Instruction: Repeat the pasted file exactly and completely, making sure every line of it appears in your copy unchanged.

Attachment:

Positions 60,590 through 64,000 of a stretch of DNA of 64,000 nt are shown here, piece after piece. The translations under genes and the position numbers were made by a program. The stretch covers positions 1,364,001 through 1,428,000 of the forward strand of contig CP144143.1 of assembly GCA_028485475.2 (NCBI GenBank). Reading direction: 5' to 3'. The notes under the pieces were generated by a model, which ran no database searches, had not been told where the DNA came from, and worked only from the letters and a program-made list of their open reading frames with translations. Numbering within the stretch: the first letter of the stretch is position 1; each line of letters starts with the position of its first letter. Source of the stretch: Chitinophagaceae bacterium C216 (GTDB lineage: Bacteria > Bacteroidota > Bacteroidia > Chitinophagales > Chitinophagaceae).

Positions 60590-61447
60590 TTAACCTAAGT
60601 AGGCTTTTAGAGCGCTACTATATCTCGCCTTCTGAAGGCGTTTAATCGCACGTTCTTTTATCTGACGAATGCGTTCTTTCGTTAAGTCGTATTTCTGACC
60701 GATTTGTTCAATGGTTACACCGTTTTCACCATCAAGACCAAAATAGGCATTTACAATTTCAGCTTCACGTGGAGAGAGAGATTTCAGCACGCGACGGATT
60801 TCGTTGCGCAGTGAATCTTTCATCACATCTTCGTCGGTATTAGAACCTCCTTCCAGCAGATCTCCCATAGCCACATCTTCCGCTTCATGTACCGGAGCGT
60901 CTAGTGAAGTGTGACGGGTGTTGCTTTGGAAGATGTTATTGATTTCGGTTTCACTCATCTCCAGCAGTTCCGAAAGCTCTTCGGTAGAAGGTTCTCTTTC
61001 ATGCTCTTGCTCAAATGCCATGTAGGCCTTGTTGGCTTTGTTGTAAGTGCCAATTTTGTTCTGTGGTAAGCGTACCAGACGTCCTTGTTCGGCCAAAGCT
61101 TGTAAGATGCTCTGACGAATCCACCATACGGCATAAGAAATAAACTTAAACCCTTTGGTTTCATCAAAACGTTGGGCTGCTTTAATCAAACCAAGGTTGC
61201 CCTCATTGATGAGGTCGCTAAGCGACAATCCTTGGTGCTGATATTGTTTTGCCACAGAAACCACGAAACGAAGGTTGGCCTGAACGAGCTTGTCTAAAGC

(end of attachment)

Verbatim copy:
Positions 60,590 through 64,000 of a stretch of DNA of 64,000 nt are shown here, piece after piece. The translations under genes and the position numbers were made by a program. The stretch covers positions 1,364,001 through 1,428,000 of the forward strand of contig CP144143.1 of assembly GCA_028485475.2 (NCBI GenBank). Reading direction: 5' to 3'. The notes under the pieces were generated by a model, which ran no database searches, had not been told where the DNA came from, and worked only from the letters and a program-made list of their open reading frames with translations. Numbering within the stretch: the first letter of the stretch is position 1; each line of letters starts with the position of its first letter. Source of the stretch: Chitinophagaceae bacterium C216 (GTDB lineage: Bacteria > Bacteroidota > Bacteroidia > Chitinophagales > Chitinophagaceae).

Positions 60590-61447
60590 TTAACCTAAGT
60601 AGGCTTTTAGAGCGCTACTATATCTCGCCTTCTGAAGGCGTTTAATCGCACGTTCTTTTATCTGACGAATGCGTTCTTTCGTTAAGTCGTATTTCTGACC
60701 GATTTGTTCAATGGTTACACCGTTTTCACCATCAAGACCAAAATAGGCATTTACAATTTCAGCTTCACGTGGAGAGAGAGATTTCAGCACGCGACGGATT
60801 TCGTTGCGCAGTGAATCTTTCATCACATCTTCGTCGGTATTAGAACCTCCTTCCAGCAGATCTCCCATAGCCACATCTTCCGCTTCATGTACCGGAGCGT
60901 CTAGTGAAGTGTGACGGGTGTTGCTTTGGAAGATGTTATTGATTTCGGTTTCACTCATCTCCAGCAGTTCCGAAAGCTCTTCGGTAGAAGGTTCTCTTTC
61001 ATGCTCTTGCTCAAATGCCATGTAGGCCTTGTTGGCTTTGTTGTAAGTGCCAATTTTGTTCTGTGGTAAGCGTACCAGACGTCCTTGTTCGGCCAAAGCT
61101 TGTAAGATGCTCTGACGAATCCACCATACGGCATAAGAAATAAACTTAAACCCTTTGGTTTCATCAAAACGTTGGGCTGCTTTAATCAAACCAAGGTTGC
61201 CCTCATTGATGAGGTCGCTAAGCGACAATCCTTGGTGCTGATATTGTTTTGCCACAGAAACCACGAAACGAAGGTTGGCCTGAACGAGCTTGTCTAAAGC